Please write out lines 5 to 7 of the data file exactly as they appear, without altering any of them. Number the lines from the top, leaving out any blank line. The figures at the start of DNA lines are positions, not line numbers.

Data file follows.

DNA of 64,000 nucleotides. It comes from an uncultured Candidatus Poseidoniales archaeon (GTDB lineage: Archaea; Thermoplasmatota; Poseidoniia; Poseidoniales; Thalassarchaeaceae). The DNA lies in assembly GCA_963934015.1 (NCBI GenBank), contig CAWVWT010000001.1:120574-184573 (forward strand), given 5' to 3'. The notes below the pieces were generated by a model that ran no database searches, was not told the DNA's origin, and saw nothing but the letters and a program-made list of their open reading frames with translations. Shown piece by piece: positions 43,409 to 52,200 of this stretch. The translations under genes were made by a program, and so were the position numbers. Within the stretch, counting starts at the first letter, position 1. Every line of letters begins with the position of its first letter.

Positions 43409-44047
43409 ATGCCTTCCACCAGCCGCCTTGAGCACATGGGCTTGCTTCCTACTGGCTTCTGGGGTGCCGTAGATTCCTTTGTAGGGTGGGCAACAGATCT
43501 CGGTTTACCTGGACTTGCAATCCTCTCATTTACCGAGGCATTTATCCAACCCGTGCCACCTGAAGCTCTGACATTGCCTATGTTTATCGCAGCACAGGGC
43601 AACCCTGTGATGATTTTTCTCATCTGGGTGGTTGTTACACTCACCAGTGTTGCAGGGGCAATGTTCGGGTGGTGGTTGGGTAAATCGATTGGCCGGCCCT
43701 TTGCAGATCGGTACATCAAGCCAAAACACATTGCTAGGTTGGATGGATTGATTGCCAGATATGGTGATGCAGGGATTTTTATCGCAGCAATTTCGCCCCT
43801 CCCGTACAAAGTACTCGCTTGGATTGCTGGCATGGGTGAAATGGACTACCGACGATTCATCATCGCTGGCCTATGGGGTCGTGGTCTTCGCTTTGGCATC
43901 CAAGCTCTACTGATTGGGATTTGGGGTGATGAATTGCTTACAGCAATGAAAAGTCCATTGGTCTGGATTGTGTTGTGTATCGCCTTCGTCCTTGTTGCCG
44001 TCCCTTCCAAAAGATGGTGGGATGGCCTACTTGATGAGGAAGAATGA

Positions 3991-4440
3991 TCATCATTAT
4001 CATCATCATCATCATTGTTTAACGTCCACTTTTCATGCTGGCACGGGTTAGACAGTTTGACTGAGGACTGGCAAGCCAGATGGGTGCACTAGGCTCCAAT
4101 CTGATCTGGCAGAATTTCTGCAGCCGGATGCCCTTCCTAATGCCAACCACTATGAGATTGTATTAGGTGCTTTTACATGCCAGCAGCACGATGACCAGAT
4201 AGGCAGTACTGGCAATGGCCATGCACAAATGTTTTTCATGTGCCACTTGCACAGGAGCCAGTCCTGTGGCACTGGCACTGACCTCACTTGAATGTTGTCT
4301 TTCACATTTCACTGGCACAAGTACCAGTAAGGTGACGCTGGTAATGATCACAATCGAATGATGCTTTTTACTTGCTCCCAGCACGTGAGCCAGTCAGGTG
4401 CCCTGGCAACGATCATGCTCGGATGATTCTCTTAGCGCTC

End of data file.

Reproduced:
43601 AACCCTGTGATGATTTTTCTCATCTGGGTGGTTGTTACACTCACCAGTGTTGCAGGGGCAATGTTCGGGTGGTGGTTGGGTAAATCGATTGGCCGGCCCT
43701 TTGCAGATCGGTACATCAAGCCAAAACACATTGCTAGGTTGGATGGATTGATTGCCAGATATGGTGATGCAGGGATTTTTATCGCAGCAATTTCGCCCCT
43801 CCCGTACAAAGTACTCGCTTGGATTGCTGGCATGGGTGAAATGGACTACCGACGATTCATCATCGCTGGCCTATGGGGTCGTGGTCTTCGCTTTGGCATC